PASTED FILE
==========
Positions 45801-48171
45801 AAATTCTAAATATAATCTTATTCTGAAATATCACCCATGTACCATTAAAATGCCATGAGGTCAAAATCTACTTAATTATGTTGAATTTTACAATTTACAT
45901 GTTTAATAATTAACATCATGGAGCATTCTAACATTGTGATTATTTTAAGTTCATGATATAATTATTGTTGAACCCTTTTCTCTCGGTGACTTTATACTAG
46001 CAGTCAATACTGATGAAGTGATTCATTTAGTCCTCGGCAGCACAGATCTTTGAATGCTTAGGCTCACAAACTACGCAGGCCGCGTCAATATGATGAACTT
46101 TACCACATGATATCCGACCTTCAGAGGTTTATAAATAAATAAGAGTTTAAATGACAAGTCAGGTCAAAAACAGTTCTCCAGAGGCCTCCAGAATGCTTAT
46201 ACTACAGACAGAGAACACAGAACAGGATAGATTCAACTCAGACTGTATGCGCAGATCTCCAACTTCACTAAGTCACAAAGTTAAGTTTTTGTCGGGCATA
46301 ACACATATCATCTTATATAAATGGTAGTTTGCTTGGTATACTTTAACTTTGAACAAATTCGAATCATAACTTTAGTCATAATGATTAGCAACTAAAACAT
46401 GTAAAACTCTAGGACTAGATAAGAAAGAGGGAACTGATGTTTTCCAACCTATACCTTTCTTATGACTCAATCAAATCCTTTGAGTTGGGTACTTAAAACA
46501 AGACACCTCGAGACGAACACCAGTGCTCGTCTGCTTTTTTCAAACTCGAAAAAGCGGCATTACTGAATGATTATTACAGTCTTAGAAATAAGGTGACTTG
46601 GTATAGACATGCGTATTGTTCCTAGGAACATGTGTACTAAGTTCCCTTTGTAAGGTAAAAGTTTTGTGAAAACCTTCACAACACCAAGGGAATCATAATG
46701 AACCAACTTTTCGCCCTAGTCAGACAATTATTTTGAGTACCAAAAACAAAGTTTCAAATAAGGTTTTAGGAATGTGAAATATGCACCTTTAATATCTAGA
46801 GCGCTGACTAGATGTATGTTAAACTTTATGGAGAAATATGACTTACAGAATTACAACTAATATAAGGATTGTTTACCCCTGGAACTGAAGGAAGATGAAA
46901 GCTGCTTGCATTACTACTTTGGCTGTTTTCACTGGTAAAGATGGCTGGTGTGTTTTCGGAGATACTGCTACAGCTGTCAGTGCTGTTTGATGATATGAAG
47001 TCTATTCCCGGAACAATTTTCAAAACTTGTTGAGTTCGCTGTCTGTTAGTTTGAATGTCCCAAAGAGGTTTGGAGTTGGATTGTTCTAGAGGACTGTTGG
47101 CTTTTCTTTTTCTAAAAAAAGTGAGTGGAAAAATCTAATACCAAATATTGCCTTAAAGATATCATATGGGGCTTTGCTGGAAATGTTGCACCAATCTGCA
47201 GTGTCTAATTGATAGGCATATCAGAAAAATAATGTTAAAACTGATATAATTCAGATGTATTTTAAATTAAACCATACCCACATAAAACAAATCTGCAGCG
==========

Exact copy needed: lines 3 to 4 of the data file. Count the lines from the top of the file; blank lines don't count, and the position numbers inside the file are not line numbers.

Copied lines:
45901 GTTTAATAATTAACATCATGGAGCATTCTAACATTGTGATTATTTTAAGTTCATGATATAATTATTGTTGAACCCTTTTCTCTCGGTGACTTTATACTAG
46001 CAGTCAATACTGATGAAGTGATTCATTTAGTCCTCGGCAGCACAGATCTTTGAATGCTTAGGCTCACAAACTACGCAGGCCGCGTCAATATGATGAACTT